In the Knowledge Age in which we live, it is easy to be consumed by work and forget our personal life. After all, there’s always more to do, right? But as the old saying goes, “No one ever lay on their death bed and wished they’d spent more time at the office!”
Following are some tips for striking the right balance between your work (especially for knowledge workers and infopreneurs) and personal life:
1. Decide what is most important to you – long term – in your life. One exercise that can help bring this into focus is to write your eulogy – really! What would you want people to say about you when you are dead? Whatever that is, notice how much you’re pursuing that quality or goal or cause in your life. If you aren’t doing it now – or not as much as you want to – how could you begin pursuing it more?
2. Create a vision for your ideal lifestyle. They say “if you don’t know where you’re going, any path will get you there.” Unless you create a vision statement for your work and your personal life – just the way you want it to be – you won’t know when you have arrived! You’ll find yourself “striving but never arriving.” So write out a descriptive statement of how you want your schedule to be, your work space, your home, your clients, your relationships, your body, everything in your life – just as though you were writing it for a movie producer. Then, get about the business of producing your life!
3. When you’re working, work; when you’re playing, play. If every time you leave your office (even if it’s in the spare bedroom!) you continue to think about work, leave your work cell phone on, or check email later in the evening, you are failing to mark boundaries between work and play. That means you don’t get the full benefit of your “down” time…and you don’t recharge the internal batteries that allow you to do what you do well. Dedicate work time to work and play fully when you’re off work…you will have more energy and more joy this way.
4. Avoid multitasking. I know, it’s hard! But studies show that people are only 40 percent as productive when they do more than one thing at once than if they focus on one thing at a time. Give whatever you’re doing – or whoever you’re talking to (!) – your full attention, then move to the next task. Live intentionally, one task and segment at a time. The quality of your life will improve, you’ll get more quality work done and you’ll build quality relationships that flourish under the light of your undistracted focus.
5. Plan your time off in advance. How many days a week would you like to work? How much vacation will you take this year? If you don’t set it aside in advance, chances are that work commitments will eat up the time you would have taken off. Most infopreneurs should plan on a minimum – even the first year – of two to four weeks off during the year. Build it into your fees and block it out in advance. You’ll be glad you did!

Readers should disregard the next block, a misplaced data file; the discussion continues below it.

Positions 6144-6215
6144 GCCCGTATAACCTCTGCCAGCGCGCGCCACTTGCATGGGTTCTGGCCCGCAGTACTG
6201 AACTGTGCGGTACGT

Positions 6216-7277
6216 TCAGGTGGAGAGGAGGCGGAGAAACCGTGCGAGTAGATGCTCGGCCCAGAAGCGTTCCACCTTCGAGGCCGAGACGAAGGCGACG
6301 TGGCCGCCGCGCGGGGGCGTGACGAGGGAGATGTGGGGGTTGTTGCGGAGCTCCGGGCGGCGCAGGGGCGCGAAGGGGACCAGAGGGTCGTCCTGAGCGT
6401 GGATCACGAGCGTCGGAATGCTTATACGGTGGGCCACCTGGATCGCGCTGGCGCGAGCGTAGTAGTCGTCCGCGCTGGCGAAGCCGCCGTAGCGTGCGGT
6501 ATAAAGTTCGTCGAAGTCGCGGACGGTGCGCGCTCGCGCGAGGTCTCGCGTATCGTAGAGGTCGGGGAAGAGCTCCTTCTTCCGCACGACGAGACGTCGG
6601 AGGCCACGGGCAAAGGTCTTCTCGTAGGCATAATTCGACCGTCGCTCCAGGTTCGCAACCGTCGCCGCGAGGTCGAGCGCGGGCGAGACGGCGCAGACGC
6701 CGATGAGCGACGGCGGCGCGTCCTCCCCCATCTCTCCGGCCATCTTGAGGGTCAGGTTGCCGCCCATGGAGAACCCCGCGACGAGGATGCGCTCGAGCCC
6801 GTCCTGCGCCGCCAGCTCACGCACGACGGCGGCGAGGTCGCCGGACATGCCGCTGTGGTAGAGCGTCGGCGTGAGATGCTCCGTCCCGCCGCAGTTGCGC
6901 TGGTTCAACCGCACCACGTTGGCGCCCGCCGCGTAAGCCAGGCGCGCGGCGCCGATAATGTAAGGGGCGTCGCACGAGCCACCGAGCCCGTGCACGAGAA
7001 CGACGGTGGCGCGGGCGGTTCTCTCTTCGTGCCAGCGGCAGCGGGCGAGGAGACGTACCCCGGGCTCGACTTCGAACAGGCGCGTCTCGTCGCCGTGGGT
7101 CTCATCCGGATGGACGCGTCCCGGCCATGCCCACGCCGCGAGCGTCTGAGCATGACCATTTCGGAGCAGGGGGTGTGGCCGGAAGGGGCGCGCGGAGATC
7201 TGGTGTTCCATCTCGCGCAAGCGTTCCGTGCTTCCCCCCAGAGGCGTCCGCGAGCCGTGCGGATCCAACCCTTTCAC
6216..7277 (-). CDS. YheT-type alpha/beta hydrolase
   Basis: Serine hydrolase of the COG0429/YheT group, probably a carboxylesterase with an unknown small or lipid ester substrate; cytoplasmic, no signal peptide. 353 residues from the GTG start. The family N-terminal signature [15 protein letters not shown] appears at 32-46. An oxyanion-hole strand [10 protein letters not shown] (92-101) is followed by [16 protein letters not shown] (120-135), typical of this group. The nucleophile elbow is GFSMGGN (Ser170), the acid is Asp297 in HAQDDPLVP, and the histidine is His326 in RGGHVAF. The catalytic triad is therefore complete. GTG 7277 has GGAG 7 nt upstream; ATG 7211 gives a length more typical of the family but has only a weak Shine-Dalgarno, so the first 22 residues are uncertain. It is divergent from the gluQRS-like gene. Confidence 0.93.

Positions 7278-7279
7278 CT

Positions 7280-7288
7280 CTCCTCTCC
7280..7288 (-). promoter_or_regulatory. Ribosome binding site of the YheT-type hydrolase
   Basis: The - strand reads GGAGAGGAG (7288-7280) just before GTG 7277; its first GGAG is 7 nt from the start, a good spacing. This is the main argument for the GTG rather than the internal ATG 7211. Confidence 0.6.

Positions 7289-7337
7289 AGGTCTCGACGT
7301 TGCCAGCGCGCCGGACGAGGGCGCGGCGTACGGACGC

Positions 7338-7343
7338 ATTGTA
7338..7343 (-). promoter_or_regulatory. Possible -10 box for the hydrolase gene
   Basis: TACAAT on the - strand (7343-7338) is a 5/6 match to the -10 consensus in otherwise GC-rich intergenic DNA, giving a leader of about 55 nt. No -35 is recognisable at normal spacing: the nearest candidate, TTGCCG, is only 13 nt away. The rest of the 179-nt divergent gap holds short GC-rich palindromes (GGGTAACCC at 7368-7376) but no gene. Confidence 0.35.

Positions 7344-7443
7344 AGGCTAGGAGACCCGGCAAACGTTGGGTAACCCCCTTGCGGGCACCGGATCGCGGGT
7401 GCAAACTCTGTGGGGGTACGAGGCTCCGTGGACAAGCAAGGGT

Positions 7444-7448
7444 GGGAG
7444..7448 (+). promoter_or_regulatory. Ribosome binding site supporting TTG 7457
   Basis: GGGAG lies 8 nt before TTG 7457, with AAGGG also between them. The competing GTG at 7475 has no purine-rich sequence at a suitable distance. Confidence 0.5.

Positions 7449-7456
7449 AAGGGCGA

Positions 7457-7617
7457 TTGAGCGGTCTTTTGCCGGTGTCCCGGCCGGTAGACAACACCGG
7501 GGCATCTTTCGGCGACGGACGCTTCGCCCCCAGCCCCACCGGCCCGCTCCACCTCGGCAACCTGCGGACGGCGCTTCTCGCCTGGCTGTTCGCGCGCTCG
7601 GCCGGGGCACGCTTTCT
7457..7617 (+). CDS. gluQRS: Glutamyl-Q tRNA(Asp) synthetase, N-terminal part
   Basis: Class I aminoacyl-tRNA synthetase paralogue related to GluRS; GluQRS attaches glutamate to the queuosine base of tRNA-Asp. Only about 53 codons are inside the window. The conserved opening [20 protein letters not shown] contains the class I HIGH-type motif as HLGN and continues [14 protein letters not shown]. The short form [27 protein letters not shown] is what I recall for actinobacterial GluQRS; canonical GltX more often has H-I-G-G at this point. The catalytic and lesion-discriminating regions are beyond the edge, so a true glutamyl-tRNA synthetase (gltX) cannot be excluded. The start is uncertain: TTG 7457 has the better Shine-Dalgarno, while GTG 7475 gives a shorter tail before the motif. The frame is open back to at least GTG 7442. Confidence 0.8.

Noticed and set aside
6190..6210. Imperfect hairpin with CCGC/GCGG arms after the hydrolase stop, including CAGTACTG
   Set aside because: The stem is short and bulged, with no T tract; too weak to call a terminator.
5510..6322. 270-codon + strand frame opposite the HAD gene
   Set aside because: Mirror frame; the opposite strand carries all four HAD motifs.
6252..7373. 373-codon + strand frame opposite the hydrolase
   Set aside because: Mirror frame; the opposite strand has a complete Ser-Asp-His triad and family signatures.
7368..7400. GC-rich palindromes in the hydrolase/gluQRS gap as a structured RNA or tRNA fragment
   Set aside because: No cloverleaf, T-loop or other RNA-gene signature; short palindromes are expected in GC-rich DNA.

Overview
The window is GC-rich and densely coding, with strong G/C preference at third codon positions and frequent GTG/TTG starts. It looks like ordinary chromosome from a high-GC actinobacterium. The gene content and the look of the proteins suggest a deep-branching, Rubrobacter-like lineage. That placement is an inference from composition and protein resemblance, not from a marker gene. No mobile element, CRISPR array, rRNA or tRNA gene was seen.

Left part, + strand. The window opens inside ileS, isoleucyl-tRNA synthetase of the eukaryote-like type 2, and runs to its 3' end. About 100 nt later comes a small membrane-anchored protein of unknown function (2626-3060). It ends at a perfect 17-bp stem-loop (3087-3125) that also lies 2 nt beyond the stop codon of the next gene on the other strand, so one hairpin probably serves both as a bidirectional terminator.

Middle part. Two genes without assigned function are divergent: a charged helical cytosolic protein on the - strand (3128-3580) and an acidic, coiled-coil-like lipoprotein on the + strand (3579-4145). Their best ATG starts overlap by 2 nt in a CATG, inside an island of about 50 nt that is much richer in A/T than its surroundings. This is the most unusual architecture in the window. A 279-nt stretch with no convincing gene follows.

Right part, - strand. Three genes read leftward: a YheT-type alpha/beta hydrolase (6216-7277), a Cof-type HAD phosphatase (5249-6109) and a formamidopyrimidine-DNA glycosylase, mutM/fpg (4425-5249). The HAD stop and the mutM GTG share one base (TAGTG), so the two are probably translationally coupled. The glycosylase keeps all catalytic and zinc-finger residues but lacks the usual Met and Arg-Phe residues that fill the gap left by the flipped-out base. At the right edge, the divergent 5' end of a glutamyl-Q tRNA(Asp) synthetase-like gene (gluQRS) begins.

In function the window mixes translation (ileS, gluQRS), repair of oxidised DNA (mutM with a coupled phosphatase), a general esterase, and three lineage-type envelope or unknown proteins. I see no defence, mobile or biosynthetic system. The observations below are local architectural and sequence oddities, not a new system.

6. Implement at least two or three “power hours” each work day. The typical coach and infopreneur is distracted much of the day. “Power hours” are when you write a list of at least 5 priority tasks, set a timer, and focus on nothing but those tasks for that hour. No email, no phone calls, no distractions. And you get them done! Start with a goal of at least two of these each day.
7. Set goals for both your work and your personal life. Take a moment to review your day planner (Palm, Outlook calendar, wall calendar etc.) for the past month or year, notice how many of the entries relate to your work. If you’re like most people, 75 to 90 percent of the content will be business or work related! Start a practice of setting at least one goal for your personal life and one for one of your relationships each day – along with the work goals. That in itself will increase the balance in your life right away!
8. Delegate everything you can. If you have used our fee setting formula in my book, Launch Your Practice to set your fees, then you know what your time is valued at – it’s your Hourly Labor Rate. To the extent you are doing anything that could not be billed at that rate, you should be looking for a way to delegate it as quickly as you can! That includes running to the post office, office supply store and Fedex; updating your web site; answering routine inquiries; clearing spam out of your email account; answering the phone; and numerous other tasks. Your goal is to have as much revenue-producing time as possible during your dedicated work hours.
9. Exercise regularly. When I interviewed people who had mastered transition for my Simon & Schuster book on the subject, one theme stood out: each of these people exercised regularly during normal times in their lives, and even more during times of stress and transition. Virtually every successful infopreneur shares this trait – and that is why the major hotel chains have improved their workout facilities so significantly for traveling infopreneurs.
10. Meditate and activate a connection with the God of your understanding. Feeling connected to something bigger than yourself can help put the challenges of everyday work and life into perspective in a way nothing else can. By implementing a daily practice of meditation to achieve a calm, centered state and connection with your Higher Power, you will find you are able to maintain this state even when life becomes difficult. It is proven to improve health too!
For more about life/work balance and the other 8 components of Career Infopreneur Success, look for Marcia’s new book in June and plan to attend her Career Coaching Boot Camp June 22. See [http://www.careercoachingbootcamp.com] for details about the event and the next two complimentary preview calls. To learn more about career coaching, visit http://www.careercoachinstitute.com